Real MVP isn’t playing in this series
Like a good jewel inspector, the NBA playoffs indicate true value.
Value is the most elusive quantity to measure in the league. Just try to find a group of three who will give identical answers on who the most valuable player is, or even what constitutes value.
Well, in this Lakers-Phoenix Suns series we’ve learned why the league MVP wasn’t Kobe Bryant or Steve Nash.
Value is best measured in victories, and Bryant’s skills and scoring ability were barely enough to win 42 games in the regular season, and so far they’ve translated into losses in two postseason games.
This isn’t a matter of Bryant versus Raja Bell or even the multiple defenders the Suns send his way. These past couple of months have been a test of Bryant versus the game of basketball itself. He put a theory to the test, pushed the sport to its limits. The game shoved back and reasserted itself. Five, not one. The most telling stat in Game 2 could be found in the assists column: Suns 30, Lakers 16.
When Bryant is on it’s something to behold. No one else can make a 40- or 50-point night look as easy as ordering a movie on demand.
You’d have a much easier time reaching a consensus on who’s the best player in the league -- Bryant -- than who is the most valuable. Because what good are all of those points when they can’t get you to the second round of the playoffs?
Meanwhile, every time Leandro Barbosa blows by a Laker for a layup it takes a little bit away from Nash’s candidacy. Even though Nash has put up better numbers than he did while winning the MVP the last two years, the Suns are not as reliant upon him as they were before. In previous seasons, removing Nash from the lineup was the equivalent of pulling off the freeway onto a congested surface street.
Now, with Barbosa emerging as the league’s best sixth man, the Suns keep right on rolling even when Nash is doing his lying-on-the-sidelines-with-the-towel-pillows thing. Nash is still the guy who makes the Suns the Suns, but Barbosa has been the MVP of this series.
The playoffs reveal everything. The real stars, the pretenders, the fatal mismatches.
(Sometimes the playoffs can be a little too revealing. Did we really need to see a shirtless Reggie Evans counting the six-pack on his abdomen on TNT while George Karl addressed the Denver Nuggets in the pregame locker room Wednesday night?)
Hopefully, these playoffs will also reveal the full value of Shawn Marion. One of the reasons I’d like to see Phoenix advance to the NBA Finals (even though I don’t think it will happen) is that Marion will get some of his due. He’s a guy with superstar talent who does so many of the role player things for the Suns. He’s always lurking as a secondary defender on Bryant, ready to force Bryant into a tougher shot or a pass to a less-threatening teammate. Marion keeps rebounds alive with his long arms. He also doesn’t get enough credit for knowing how to play alongside Nash. Sometimes Marion even makes the guy who makes everybody else look good look good.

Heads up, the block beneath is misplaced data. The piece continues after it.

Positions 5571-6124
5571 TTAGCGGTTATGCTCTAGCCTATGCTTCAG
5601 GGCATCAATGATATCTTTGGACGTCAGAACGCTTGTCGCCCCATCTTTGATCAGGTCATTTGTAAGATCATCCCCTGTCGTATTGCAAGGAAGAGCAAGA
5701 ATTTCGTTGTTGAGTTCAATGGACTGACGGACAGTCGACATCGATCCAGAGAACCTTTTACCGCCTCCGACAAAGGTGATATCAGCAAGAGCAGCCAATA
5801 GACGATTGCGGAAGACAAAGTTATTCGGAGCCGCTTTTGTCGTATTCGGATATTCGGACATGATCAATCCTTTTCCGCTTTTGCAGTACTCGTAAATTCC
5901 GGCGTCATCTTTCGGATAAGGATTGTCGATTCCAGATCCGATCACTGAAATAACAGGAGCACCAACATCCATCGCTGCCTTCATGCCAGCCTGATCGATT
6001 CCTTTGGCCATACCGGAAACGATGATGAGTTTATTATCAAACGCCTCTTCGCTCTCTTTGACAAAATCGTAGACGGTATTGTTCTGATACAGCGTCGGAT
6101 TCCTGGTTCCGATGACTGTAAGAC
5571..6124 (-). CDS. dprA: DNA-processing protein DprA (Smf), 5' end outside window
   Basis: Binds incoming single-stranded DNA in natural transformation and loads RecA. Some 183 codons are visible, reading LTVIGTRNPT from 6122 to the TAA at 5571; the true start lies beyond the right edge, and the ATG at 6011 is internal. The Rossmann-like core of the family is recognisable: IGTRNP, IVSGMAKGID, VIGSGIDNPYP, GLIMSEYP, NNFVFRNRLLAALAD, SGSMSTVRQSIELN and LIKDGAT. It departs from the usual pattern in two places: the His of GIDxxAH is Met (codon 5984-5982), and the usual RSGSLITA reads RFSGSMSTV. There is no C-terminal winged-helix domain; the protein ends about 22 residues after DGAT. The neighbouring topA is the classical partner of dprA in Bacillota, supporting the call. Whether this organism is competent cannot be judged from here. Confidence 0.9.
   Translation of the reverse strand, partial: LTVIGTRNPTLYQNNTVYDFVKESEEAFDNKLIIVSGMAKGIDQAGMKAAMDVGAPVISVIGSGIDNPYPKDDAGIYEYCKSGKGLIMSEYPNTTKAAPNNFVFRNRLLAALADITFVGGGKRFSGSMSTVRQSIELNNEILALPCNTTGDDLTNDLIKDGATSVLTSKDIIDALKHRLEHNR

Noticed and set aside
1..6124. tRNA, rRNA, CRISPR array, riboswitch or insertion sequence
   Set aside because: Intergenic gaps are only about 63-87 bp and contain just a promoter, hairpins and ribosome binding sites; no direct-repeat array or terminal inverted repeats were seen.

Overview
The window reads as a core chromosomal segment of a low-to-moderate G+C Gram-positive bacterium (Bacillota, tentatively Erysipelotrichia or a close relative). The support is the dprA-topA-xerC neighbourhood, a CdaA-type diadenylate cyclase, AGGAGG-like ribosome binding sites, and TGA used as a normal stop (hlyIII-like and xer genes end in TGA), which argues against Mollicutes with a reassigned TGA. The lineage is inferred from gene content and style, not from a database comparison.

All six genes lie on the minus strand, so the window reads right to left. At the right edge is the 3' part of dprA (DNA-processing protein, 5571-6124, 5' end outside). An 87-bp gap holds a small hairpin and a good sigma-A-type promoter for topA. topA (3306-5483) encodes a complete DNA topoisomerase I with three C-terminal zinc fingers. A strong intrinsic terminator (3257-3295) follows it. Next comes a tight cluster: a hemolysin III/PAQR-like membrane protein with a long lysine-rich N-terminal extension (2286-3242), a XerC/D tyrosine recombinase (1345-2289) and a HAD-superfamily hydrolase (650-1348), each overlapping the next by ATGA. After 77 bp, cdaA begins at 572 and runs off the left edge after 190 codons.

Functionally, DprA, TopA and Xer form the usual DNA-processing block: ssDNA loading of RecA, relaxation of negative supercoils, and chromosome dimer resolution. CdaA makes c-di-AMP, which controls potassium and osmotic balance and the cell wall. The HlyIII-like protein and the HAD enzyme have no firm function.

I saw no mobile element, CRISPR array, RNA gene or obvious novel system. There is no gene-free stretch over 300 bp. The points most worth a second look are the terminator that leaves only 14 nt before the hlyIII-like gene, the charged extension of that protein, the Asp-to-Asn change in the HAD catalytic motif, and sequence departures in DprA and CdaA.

Take Phoenix’s first basket in Game 2. Nash got to the lane and spun. As Nash started to turn, Marion was beyond the three-point arc, but he sprinted toward the basket. Nash completed his revolution and jumped up. This summer, coaches at clinics across the country will admonish kids for leaving their feet without a clear goal in mind. But in this case, while Nash was up in the air, he spotted Marion rushing to the hoop past two defenders, and he left Marion a bounce pass right in front of the basket. Marion got a layup and a foul for a free throw.
Part of Bryant’s problem is his teammates still don’t know quite how to play with him. Jordan Farmar has started all of four games this season, after Phil Jackson finally had enough of Smush Parker. Because of injuries, Bryant and the rest of the guys in the current starting lineup -- Lamar Odom, Luke Walton and Kwame Brown -- played only 16 regular-season games together.
Before the series started Bryant said his scoring success would depend on his teammates, how well they set screens to get him loose or ran plays correctly to divert defenders or find open spaces. Wednesday, he said the Lakers never established a rhythm because of the constant lineup changes in the second half of the season, something that’s still being felt.
Bryant’s individual brilliance was enough for the Lakers to scrape together enough victories to make the playoffs, but now they look like “fodder,” as Phil Jackson feared.
What version of Bryant will we see in Game 3 tonight, the scorer or the facilitator?
“He just has to play the game and read what goes on in the ballgame,” Jackson said.
“I may just have to run him 48 minutes tomorrow. He may have to find his spots [to rest] on the floor rather than pick times to take him off the court.”
So it looks like the game plan calls for another round of Kobe or bust. That could mean plenty of entertainment value, but little of real worth.
J.A. Adande can be reached at firstname.lastname@example.org. To read previous columns by Adande, go to latimes.com/adande.